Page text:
“So far, only BP has publicly acknowledged that shareholder support is an imperative to drive the energy transition. Therefore, BP and Follow This have agreed – in a joint public statement – to work together on drafting a climate resolution for 2021.”

Losing patience

“Investors are losing their patience with oil majors’ delay tactics to respond to the climate crisis,” says Mark van Baal. “For more and more investors, the oil major playbook of keeping the discussion going, doesn’t work anymore.”

Fiduciary duty

Only the biggest industry incumbents have the technical know-how, financial muscle, and market-making opportunities to rapidly scale an energy transition to renewables.

“More and more investors recognise that the oil and gas industry can make or break the goals of Paris Climate Agreement. These investors understand that achieving these goals is part of their fiduciary duty to protect all the assets in the global economy from devastating climate change. That’s why they vote for the targets in our climate resolutions.”

Climate targets will never be “unnecessary”

“We believe that only concrete targets for all emissions will lead oil majors to the necessary shift in investments from fossil fuels to renewables,” says van Baal.

“Despite the claims of Total’s, Shell’s, and Equinor’s directors, shareholder votes for climate targets will never be “unnecessary.”


Follow This Questions at the 2020 AGM:

  1. Will Total’s “Net Zero by 2050” ambition lead to a (net) absolute emissions reduction by 2030?
  2. Will Total’s “Net Zero by 2050” ambition lead to a fundamental shift in investments away from fossil fuels to renewables of at least 50% annually by 2030?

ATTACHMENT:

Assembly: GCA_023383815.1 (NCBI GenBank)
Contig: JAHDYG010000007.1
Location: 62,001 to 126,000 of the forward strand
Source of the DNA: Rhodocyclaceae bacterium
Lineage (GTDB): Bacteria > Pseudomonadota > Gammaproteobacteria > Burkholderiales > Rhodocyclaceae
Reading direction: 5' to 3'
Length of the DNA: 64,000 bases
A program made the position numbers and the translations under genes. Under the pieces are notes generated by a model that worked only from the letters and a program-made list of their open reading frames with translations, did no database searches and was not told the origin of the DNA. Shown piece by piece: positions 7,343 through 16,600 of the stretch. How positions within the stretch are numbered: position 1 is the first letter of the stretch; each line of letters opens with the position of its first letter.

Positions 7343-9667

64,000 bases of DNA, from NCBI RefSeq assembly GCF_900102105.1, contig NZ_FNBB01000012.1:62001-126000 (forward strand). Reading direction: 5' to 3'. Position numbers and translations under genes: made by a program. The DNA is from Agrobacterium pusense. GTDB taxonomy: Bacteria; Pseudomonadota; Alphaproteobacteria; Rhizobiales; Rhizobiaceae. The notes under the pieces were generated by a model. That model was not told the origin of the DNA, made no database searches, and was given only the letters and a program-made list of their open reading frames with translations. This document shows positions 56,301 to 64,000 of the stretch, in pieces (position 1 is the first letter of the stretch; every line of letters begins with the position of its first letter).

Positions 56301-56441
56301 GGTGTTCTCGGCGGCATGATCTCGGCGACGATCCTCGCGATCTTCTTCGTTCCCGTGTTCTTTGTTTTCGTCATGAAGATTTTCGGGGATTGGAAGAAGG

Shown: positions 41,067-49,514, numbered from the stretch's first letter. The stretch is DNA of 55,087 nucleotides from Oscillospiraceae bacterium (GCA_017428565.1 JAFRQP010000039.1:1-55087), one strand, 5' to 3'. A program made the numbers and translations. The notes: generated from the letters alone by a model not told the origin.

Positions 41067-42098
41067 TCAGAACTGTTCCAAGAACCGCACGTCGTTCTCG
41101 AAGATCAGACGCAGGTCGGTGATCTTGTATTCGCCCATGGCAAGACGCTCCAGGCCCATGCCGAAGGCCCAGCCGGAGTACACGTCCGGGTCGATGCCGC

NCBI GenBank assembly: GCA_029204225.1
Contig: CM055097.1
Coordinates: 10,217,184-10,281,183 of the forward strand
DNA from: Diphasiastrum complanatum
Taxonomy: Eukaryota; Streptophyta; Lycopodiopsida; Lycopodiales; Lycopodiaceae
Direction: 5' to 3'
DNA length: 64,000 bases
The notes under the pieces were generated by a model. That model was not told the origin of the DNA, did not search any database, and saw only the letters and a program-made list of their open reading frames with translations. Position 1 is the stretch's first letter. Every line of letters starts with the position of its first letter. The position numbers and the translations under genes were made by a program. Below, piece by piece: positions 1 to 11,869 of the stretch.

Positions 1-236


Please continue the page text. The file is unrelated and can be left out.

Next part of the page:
Patrick Pouyanné: “Mr. Van Baal, you should read the document that we have just published. In this document we talk about our climate ambition, we said that we wanted to make our ambitions in low carbon emissions from 10 to 20% in the next decade. I think we’ll get to 20% very quickly, but we won’t have a fundamental shift, no, because the energy mix of the whole planet won’t change drastically, Total has clients, we have customers, so over the years of course we will increase our investments as I said, and if we want, and we will, because we’ve announced it, decrease our carbon intensity by 15% by 2030 and this means that we will have to invest more than 15% per year, we’re starting from zero so clearly by 2030 we’ll probably be at 20, 25% maximum. And when talking about transition it’s also about what we’re doing in gas and oil. So my answer is the following, and this exactly the debate that we’re having with different NGO’s, organisations – they’re all saying we’re not fast enough, but our belief is that yes, we need to have clear willpower, but we also have customers, and we need to offer them our service. This is the balance we are trying to strike. Let me be clear, our commitment, my commitment, is that the ambitions that we’ve put on the table, we will fulfill them. And the demonstration that I would like to make to Mr Van Baal, and he’s probably from the Netherlands, I believe, and what I want to say is that since 2015 we’ve reduced our carbon intensity by 6%. We’re the only stakeholder to have done that, I have a lot of colleagues [competitors] that said that they would do it, but I think the next in line has managed to reduce it by 1-2%, so we are trying to implement this transition at the pace that is relevant for us.”